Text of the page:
I think of Islam as a warrior religion. My mental picture of Mohammed is a man on horseback, sword in hand. So I was astonished to read A Man to Match His Mountains: Badshah Khan, Nonviolent Soldier of Islam, which tells the story Abdul Ghaffar Khan, a 20th century Muslim leader of nonviolent struggle.
Known as the “Frontier Gandhi,” Ghaffar Khan led the Pathans (Pushtuns), one of the most warlike people who ever lived, in nonviolent struggle against British rule and then for autonomy within Pakistan.
The Pathans are the largest ethnic group in Afghanistan and the northwest border region of what is now Pakistan. They have a reputation for being utterly fearless in battle and never allowing an insult or injury to go unavenged. A nonviolent Pathan would have seemed as much a contradiction in terms in early 20th century India as a nonviolent Comanche or Apache in late 19th century North America.
Yet Abdul Ghaffar Khan (Badshah was a title, like Mahatma) organized hundreds of thousands of Pathans into what was literally a nonviolent army. His Khudai Khidmatgar had uniforms, military ranks, military drills and discipline, even a drum and bagpipe corps, but no weapons. Weaponless, they endured beatings and imprisonment, and walked into machine gun fire in their struggle for freedom.
Ghaffar Khan was born in 1890 into a well-to-do Pathan family in the Northwest Frontier Province of British India. A British missionary arranged scholarships for him to study in England, but his family influenced him to turn them down, lest he be estranged from traditional values. Instead he enlisted in the Guides, an auxiliary force to the British army in India. He found the British treated Indians with contempt, and he resigned.
He started a new career as a reformer, organizing village schools. If the authorities had allowed him to do this, his exploits might have ended there. But the powers that be, both British and native, felt that education of the common people was a threat to their power. They had him repeatedly imprisoned and exiled. After a number of years he made contact with the Indian National Congress, and met Gandhi. He learned Gandhi’s techniques of nonviolent resistance, and put them into practice himself. He said, however, that he drew his inspiration for nonviolent struggle from the Koran, particularly the early prophecies drawn from the period when Mohammed and his early followers persisted under persecution.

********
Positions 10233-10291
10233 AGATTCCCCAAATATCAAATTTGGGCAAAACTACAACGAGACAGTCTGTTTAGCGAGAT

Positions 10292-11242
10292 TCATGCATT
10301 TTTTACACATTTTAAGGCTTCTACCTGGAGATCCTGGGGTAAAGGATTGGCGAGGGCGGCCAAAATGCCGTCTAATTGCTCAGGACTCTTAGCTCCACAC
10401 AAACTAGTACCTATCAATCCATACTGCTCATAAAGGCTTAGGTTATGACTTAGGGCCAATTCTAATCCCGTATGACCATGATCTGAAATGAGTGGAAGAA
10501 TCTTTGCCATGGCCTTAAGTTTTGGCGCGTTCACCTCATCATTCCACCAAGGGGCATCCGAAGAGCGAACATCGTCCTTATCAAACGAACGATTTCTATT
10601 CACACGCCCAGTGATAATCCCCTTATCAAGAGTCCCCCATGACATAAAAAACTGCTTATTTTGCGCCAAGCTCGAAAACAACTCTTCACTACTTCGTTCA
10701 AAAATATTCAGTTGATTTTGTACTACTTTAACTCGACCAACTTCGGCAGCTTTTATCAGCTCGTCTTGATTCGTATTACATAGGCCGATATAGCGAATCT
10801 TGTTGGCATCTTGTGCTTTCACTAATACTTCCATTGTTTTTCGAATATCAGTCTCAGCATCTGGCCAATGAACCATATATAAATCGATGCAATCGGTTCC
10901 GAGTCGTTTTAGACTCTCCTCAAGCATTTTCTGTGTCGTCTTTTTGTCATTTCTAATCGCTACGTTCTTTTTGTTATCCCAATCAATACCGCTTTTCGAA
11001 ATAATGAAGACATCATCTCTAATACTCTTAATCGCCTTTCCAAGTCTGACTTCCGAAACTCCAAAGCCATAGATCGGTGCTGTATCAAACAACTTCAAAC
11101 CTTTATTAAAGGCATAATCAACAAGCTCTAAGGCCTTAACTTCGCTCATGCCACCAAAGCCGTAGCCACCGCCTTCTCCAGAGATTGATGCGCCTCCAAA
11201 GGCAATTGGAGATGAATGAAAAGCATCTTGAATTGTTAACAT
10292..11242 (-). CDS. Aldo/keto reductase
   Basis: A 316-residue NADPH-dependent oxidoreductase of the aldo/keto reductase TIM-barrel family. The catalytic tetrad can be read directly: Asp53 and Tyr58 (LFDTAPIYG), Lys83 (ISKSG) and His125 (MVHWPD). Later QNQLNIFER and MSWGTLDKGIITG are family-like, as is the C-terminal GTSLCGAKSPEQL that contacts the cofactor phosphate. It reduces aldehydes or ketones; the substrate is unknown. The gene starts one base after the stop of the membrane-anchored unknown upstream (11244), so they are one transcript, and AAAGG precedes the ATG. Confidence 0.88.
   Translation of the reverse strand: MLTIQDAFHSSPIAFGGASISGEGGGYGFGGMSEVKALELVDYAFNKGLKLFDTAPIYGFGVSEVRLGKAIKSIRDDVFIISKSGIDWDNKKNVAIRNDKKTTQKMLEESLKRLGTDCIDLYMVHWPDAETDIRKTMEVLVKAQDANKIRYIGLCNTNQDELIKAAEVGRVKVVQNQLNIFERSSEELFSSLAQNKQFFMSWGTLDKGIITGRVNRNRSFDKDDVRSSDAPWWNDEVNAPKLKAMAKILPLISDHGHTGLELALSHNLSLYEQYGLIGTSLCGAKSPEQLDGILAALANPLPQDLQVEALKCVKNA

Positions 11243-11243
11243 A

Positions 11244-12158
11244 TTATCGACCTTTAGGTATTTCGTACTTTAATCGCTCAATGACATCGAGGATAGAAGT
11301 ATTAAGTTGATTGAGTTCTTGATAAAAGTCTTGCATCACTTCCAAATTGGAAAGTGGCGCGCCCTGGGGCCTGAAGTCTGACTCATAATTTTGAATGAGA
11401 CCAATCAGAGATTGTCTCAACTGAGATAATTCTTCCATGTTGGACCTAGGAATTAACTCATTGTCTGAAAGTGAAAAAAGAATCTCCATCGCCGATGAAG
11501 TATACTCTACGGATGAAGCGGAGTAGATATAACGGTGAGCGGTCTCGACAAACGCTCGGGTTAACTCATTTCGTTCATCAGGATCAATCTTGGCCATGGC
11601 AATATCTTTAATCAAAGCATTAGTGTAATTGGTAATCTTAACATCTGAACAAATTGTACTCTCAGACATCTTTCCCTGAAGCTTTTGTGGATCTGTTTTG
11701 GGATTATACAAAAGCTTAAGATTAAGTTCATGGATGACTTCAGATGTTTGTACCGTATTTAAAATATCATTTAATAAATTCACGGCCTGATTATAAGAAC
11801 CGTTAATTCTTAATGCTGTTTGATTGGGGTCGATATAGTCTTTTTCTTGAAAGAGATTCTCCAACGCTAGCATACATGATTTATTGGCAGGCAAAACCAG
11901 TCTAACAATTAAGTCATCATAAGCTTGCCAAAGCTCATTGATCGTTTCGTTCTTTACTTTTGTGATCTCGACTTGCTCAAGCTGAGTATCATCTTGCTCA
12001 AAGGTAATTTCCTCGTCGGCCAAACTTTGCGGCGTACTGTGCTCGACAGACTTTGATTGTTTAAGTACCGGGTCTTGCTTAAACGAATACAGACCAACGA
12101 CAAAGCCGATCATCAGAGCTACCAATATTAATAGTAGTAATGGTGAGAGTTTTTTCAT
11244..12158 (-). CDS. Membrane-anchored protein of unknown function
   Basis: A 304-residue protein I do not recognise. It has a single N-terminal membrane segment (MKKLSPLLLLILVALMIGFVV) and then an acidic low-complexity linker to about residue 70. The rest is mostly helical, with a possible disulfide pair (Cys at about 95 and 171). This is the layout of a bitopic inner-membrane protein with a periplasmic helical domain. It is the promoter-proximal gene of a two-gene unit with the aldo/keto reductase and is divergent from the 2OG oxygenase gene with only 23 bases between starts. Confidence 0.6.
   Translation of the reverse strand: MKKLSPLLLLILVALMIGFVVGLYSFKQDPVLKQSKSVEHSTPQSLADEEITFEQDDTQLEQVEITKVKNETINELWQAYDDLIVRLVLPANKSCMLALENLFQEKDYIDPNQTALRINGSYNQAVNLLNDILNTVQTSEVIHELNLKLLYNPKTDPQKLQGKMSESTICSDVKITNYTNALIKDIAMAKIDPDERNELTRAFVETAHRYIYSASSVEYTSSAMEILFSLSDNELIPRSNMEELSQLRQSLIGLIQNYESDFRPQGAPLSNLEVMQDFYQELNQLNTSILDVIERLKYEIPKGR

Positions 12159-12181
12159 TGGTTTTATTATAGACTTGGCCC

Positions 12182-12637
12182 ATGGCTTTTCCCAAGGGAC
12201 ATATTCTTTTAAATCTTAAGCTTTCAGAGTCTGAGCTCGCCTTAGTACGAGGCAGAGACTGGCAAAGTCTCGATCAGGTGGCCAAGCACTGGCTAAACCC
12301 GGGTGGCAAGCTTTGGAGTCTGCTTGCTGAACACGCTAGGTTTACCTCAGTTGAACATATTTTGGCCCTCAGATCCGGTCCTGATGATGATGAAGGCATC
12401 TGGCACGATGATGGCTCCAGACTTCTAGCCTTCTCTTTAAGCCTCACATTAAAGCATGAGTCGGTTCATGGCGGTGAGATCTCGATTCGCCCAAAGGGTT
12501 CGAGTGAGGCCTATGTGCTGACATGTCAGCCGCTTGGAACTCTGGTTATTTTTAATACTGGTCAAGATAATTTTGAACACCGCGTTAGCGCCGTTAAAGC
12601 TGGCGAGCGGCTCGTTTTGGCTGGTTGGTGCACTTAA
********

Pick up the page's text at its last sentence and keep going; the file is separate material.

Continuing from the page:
One of the criticisms sometimes made of Gandhi is that nonviolent struggle would not avail against a really ruthless enemy, such as Hitler’s Nazis or Stalin’s Communists. British repression fell short of what the Nazis and Communists did, but it was brutal enough. The British destroyed whole villages for disobedience, they brutally beat anyone in their path, they imprisoned Ghaffar Khan and others without charging them with any crimes and they sometimes killed people indiscriminately. And, like the Nazis and Communists, they feared any independent action by people they ruled. Ghaffar Khan did not begin as a rebel against the British when he started his village schools. The British made him a rebel when they put him in prison for trying to raise up his people.
I have read translations of the Koran, and, to me, its message is not a pacifistic one. There are passages that could be quoted to justify military aggression and persecution, but, for me, the predominant message is to live in peace if you can, but be ready to fight unrelentingly if you have to. I agree with this message, but it is not a pacifist one.
But then, Gandhi drew inspiration from the Bhagavad-Gita, whose conclusion is that the duty of Ajuna the charioteer as a warrior is to fight and obey orders, even in what he considers an unjust war. And, for that matter, Christians and Jews are highly selective in their reading of the Mosaic Code. I don’t say that Ghaffar Khan or Gandhi misinterpreted their sacred scriptures, only that how you interpret scripture depends on the values you bring to it as well as what the words say.
Gandhi and Ghaffar Khan both made a distinction between the “nonviolence of weakness” and the “nonviolence of strength.” They said there is no value in being nonviolent if you are afraid to fight. In fact, it is better to fight violently than to submit to wrong. That is how Gandhi justified urging Indians to enlist in the British army during the Boer War and First World War. He believed that you have to first be capable of fighting in order to meaningfully renounce violence.
Ghaffar Khan’s Khudai Khidmatgar show that the distance between brave, disciplined warriors and brave disciplined pacifists is small compared to the difference between both types of person and the average risk-averse, comfort-seeking person such as myself.
Eknath Easwaran’s book is highly readable, but does not explore Ghaffar Khan’s life in great depth, particularly the last 40 years of his life, when he was engaged in a struggle with the government of Pakistan for autonomy for the Pathan people. He was frequently imprisoned, and once was Amnesty International’s “Prisoner of the Year.” Like Gandhi, he opposed the partition of British India into India and Pakistan. In the referendum on partition, a majority of the people of the Northwest Frontier Province voted to be part of India. In the interest of peace, Ghaffar Khan consented to a second referendum in which the Khudai Khidmatgar did not vote, and so allowed union with Pakistan to go forward.
Ghaffar Khan died in 1988, and was buried, at his request, in Afghanistan, where he spent his period of exile. The two sides in the civil war going on then agreed to a truce to allow his funeral ceremonies to take place.
Click on A Pacifist Uncovered for an article about Abdul Ghaffar Khan by Amitabh Pal in The Progressive magazine.